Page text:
Monday, April 19, 2010

#207 Austria...Thanks Ingrid!

The 10c stamp is from 2007 definitive series of Flowers.

The middle 65c stamp was issued in 2010 showing Schloss Belvedere,which is a baroque palace complex built by Prince Eugene of Savoy in the 3rd district of Vienna, south-east of the city centre. It houses the Österreichische Galerie Belvedere museum.

After buying the plot of land in 1697, Prince Eugene had a large park created. The Belvedere palace began as a suburban entertainment villa: in 1714 work began to erect what is now called the Lower Belvedere, not as a palace but as a garden villa, with an orangerie and paintings gallery, with suitable living quarters. The architect was Johann Lukas von Hildebrandt, one of the most important architects of the Austrian Baroque, who produced in the complex of buildings his masterwork. He was assisted by the Venetian sculptor Giovanni Stanetti, who had been brought to Vienna by Prince Eugene, with his atelier of assistants; now he also provided properly Italianate sculptural details, such as the figures along the balustrade and garden sculptures. The Lower Belvedere was finished in 1716. The ceiling of its central Marmorsaal ("Marble Hall"), painted by Martino Altomonte, celebrates Prince Eugene as a new Apollo, leader of the Muses. The room also contains an Apotheosis of Prince Eugene sculpted by Balthasar Permoser.

In 1720-1723, the Upper Belvedere was built, originally intended simply to provide a suitable end to the main garden axis. The architect was again Johann Lukas von Hildebrandt. Once again there is a central Marmorsaal—the site of the signing of the Austrian State Treaty, that formed modern Austria, May 15, 1955—but the Schloss was soon enlarged to provide the main summer residence of Prince Eugene. Its painted ceilings are by Carlo Innocenzo Carlone, with an altarpiece in the chapel by Francesco Solimena.

The complex was sold in 1752 to Empress Maria Theresa of Austria by the prince's heiress. Maria Theresa first named the building "Belvedere". Under the Habsburgs it was further extended. Since 1775, the Belvedere has housed the imperial picture gallery on behalf of Joseph II, and in 1806 the collection of Ambras Palace was moved to the Lower Belvedere as well. Both were transferred to the Museum of Art History in 1890. The last to reside here was Archduke Franz Ferdinand.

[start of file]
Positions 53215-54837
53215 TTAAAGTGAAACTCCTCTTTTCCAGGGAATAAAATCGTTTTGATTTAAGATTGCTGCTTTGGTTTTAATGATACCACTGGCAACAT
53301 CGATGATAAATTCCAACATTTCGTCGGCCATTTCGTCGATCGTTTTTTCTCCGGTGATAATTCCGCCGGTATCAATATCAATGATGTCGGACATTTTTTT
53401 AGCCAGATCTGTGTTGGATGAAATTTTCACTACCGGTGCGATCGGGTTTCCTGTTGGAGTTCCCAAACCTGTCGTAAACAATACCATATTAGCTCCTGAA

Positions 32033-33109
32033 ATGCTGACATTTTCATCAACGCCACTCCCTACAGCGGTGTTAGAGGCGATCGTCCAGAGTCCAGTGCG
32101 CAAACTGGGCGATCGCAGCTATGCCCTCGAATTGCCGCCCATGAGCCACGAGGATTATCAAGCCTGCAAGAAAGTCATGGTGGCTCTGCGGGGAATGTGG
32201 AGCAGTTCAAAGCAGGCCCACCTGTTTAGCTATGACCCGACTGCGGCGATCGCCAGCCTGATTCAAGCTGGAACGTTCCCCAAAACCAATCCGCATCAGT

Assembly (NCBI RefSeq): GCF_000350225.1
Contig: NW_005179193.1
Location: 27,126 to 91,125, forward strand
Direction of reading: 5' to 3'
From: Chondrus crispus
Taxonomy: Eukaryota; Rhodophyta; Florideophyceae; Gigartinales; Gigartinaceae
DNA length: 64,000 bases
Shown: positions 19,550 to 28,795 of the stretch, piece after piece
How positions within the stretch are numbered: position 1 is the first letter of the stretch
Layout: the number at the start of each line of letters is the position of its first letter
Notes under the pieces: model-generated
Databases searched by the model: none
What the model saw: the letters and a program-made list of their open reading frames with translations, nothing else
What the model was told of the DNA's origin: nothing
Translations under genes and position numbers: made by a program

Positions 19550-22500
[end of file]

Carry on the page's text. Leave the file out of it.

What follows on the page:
Since World War I, the Austrian Gallery museum resides in the Belvedere.

The building suffered heavy damage during World War II. The Gold Cabinet burnt out and had to be reconstructed.

The right 65c stamp was issued in 2010 commemorating Prince Eugene of Savoy (1663-1736),who was one of the most prominent and successful military commanders in modern European history.

Born in Paris to aristocratic Savoyard parents, Eugene grew up around the French court of King Louis XIV. He was initially prepared for a career in the church, but by the age of 19 he had determined on a military career. Rejected by Louis XIV for service in the French army, Eugene moved to Austria, and transferred his loyalty to the Habsburg Monarchy.

Spanning six decades, Eugene served three Habsburg emperors – Leopold I, Joseph I, and Charles VI. Eugene first saw action against the Ottoman Turks at the Siege of Vienna in 1683 and the subsequent War of the Holy League, before serving in the Nine Years' War alongside his cousin, the Duke of Savoy. However, the Prince's fame was secured with his crushing victory against the Ottomans at the Battle of Zenta in 1697. Eugene enhanced his standing during the War of the Spanish Succession where his partnership with the Duke of Marlborough secured victories against the French on the fields of Blenheim, Oudenarde and Malplaquet; he gained further success as Imperial commander in northern Italy, most notably at Turin in 1706. Renewed hostilities against the Ottomans in the Austro-Turkish War of (1716–18) consolidated his reputation with victories at the battles of Petrovaradin, and Belgrade.

Throughout the late 1720s Eugene's influence and skilful diplomacy managed to secure the Emperor powerful allies in his dynastic struggles with the Bourbon powers; but physically and mentally fragile in his later years, Eugene enjoyed less success as commander-in-chief of the army during his final conflict, the War of the Polish Succession. Nevertheless, in Austria, Eugene's reputation remains unrivalled. Although opinions differ as to his character, there is no dispute over his great achievements: Eugene helped to save the Habsburg Empire from French conquest; he broke the westward thrust of the Ottomans, liberating central Europe after a century and a half of Turkish occupation; and he was one of the greatest patrons of the arts, whose building legacy can still be seen in Vienna today. Eugene died in his sleep at his home on 21 April 1736 aged 72.

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